Castle of Frankenstein is an American horror, science fiction and fantasy film magazine, distributed by Kable News and published in New Jersey from 1962 to 1975 by Calvin Thomas Beck’s Gothic Castle Publishing Company.
Although promoted and sold as a “monster magazine,” the readers were aware that Castle of Frankenstein, at the time, was the only nationally distributed magazine devoted to a legitimate and serious coverage of ‘B’ movies.
After employment as an editor for publisher Joe Weider, Calvin Beck (1929–1989) entered the monster magazine arena in 1959 with his one-shot Journal of Frankenstein, which had only a small circulation. As an experiment, Beck printed part of the run on slick paper. After a hiatus and a title change, Beck returned with the debut issue of Castle of Frankenstein in 1962.
Beck claimed that since his magazine carried no outside advertising, there was no need for any standardized schedule, so issues were published whenever they were completed, leading to an erratic, irregular schedule. Distribution of issues also varied; while many well-stocked periodical outlets did not carry the magazine, some less-likely outlets (such as grocery stores) had copies available. In addition to its central focus on classic and current horror films, Castle of Frankenstein also devoted pages to amateur filmmakers and coverage of fanzines. Its advertising pages sold full-length silent feature films such as The Lost World and The Golem.
Inspired by the ratings and reviews of films in Cahiers du Cinéma, CoF introduced a similar rating system with the “Comic Book Council,” the first critical coverage of comic books to appear in a national magazine. Commentary and ratings of underground comics were juxtaposed with reviews of mainstream comics.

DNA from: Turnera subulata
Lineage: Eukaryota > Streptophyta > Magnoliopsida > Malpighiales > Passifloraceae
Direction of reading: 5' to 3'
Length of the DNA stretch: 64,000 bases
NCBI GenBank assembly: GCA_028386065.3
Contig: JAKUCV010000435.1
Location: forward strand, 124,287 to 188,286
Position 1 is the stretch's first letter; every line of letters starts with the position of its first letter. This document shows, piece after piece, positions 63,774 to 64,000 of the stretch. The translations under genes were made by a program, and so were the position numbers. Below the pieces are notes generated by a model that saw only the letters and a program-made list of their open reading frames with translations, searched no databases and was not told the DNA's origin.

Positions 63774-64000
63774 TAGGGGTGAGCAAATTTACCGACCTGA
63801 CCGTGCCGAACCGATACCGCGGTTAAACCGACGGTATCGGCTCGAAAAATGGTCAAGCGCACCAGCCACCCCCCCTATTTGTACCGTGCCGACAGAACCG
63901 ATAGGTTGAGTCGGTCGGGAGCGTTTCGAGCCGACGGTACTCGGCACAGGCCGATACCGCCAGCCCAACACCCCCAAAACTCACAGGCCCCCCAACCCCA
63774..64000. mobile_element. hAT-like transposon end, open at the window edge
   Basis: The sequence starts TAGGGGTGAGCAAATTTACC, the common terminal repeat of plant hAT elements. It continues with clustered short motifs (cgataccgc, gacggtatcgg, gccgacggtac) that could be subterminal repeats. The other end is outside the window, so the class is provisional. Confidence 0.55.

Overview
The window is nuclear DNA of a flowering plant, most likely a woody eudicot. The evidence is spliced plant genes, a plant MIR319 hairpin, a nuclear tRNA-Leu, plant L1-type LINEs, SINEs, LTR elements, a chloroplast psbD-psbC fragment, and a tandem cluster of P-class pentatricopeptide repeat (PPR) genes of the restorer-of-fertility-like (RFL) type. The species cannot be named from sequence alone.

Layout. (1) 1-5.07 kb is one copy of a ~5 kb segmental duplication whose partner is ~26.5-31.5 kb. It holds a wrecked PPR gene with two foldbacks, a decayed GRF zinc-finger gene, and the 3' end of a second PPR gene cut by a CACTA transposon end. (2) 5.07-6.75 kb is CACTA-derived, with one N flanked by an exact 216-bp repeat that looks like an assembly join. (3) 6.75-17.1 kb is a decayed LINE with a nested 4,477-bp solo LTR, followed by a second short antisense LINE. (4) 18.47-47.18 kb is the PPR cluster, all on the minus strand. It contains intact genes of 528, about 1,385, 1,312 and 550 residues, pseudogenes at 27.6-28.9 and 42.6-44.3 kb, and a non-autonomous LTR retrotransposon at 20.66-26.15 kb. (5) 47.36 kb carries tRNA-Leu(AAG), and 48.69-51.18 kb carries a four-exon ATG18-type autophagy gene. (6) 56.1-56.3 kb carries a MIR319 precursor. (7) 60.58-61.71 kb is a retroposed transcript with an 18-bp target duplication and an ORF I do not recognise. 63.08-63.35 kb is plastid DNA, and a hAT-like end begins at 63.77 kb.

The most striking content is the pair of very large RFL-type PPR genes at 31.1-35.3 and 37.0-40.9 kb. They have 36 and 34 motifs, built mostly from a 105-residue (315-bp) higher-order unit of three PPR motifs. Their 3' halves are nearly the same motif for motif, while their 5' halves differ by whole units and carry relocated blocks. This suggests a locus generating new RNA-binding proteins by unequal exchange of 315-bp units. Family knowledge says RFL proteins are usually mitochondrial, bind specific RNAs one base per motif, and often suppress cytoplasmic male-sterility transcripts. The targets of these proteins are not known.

Another key feature was the “Frankenstein Movieguide,” an attempt to document all fantastic films seen on television with short “mini-reviews” written by future filmmaker Joe Dante (Piranha, The Howling, Gremlins). Unlike some genre commentators, these reviewers were not limited only to the monster-style films. Instead, the many brief and tightly-written fantasy film reviews per issue also covered experimental films and foreign art films. The capsule review format enforced brevity and economy to each review that served as an inspiration to many younger writers.
With new art and reprints of vintage fantasy art, the magazine published such artists as Aubrey Beardsley, Hannes Bok, Harry Clarke, Virgil Finlay, Jim Steranko, Wally Wood and Weird Tales illustrator Matt Fox. To cut costs, colour photos rather than paintings were used on the covers of issues six through 14. With issue 11’s cover photo of Leonard Nimoy, Castle of Frankenstein was the first magazine to feature Star Trek as a major cover story.
The magazine had a run of twenty-five issues, plus one annual (the 1967 “Fearbook”), and the final issue was published in 1975. Beck cancelled his magazine because he wanted to devote his energy to writing books. During its primary run of publication, Castle of Frankenstein outlasted the vast majority of monster magazines that filled the market for two decades, with the notable exception of Famous Monsters of Filmland.